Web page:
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Mystify illuminates the dark corners of Michael Hutchence's life

directed by Richard Lowenstein

A new documentary about the late Australian rockstar paints him as a frustrated artist.

“But I just want to be an artist!” Such is the perennial, anguished cry of the celebrity who, having reached an apogee of success, suddenly realises that fame can be empty, illusory and full of cruel pressures.

In Mystify, a stirring, intimate portrait of charismatic INXS frontman Michael Hutchence, you get the impression that he really was an artist waylaid: a smouldering arena-bound rock god “shaking his arse” for the cameras who just wanted to live a meditative life reading Camus and Wilde and Hesse and listening to Motown records.

Surprisingly, film-maker Richard Lowenstein (a friend of Hutchence, who cast him in his 1986 movie Dogs in Space and who made many INXS videos) doesn’t give much time to the tunes, only noting tours and albums as markers in the singer’s life. Instead, it falls mostly to his ex-girlfriends to narrate: Michele Bennett, Kylie Minogue and Helena Christensen, among others, each of them devastatingly articulate, lyrically describing the pressures and tolls, the expectation to conform to a constructed image.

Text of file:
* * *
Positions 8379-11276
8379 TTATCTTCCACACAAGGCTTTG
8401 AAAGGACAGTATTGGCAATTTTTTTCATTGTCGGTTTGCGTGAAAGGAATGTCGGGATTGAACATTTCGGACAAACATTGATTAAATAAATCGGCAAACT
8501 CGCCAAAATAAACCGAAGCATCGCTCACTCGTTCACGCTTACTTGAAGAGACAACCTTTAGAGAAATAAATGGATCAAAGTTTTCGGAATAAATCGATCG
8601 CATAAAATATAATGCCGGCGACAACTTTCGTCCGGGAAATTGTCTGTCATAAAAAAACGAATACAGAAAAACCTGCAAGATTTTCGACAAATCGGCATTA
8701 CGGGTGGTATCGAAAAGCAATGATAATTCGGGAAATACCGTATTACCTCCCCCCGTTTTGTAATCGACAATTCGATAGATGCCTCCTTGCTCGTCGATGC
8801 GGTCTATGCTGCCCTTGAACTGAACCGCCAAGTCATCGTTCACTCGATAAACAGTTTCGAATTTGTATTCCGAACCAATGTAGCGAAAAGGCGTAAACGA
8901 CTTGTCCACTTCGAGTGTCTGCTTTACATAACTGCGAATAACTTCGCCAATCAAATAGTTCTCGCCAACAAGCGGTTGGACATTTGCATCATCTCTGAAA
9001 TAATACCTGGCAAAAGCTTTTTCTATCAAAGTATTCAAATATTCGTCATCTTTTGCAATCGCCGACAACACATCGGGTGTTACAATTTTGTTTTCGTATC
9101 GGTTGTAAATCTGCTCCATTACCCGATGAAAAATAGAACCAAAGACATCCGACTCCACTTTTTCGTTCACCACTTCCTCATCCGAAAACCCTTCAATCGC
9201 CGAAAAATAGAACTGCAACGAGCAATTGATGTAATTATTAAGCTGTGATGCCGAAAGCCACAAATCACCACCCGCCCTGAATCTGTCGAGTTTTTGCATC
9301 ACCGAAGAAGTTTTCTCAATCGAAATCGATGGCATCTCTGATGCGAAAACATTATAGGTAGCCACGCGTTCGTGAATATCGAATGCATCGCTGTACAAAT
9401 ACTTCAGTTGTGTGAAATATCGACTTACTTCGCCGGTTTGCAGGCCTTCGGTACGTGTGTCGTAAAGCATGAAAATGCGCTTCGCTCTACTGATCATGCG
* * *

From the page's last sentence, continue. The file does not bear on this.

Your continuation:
It is Christensen who hints at a foundational reason for the singer’s suicide in 1997: an assault in Denmark years earlier that left him brain-damaged, his sense of smell gone, only exacerbating his feelings of lost self. From then on, towards the end, the otherwise shy and reticent Hutchence – who deliberately didn’t wear contact lenses onstage for fear of seeing the crowd – became depressive and distraught. Mystify is at its best when illuminating these dark, hidden corners of his life.



This article was first published in the September 21, 2019 issue of the New Zealand Listener.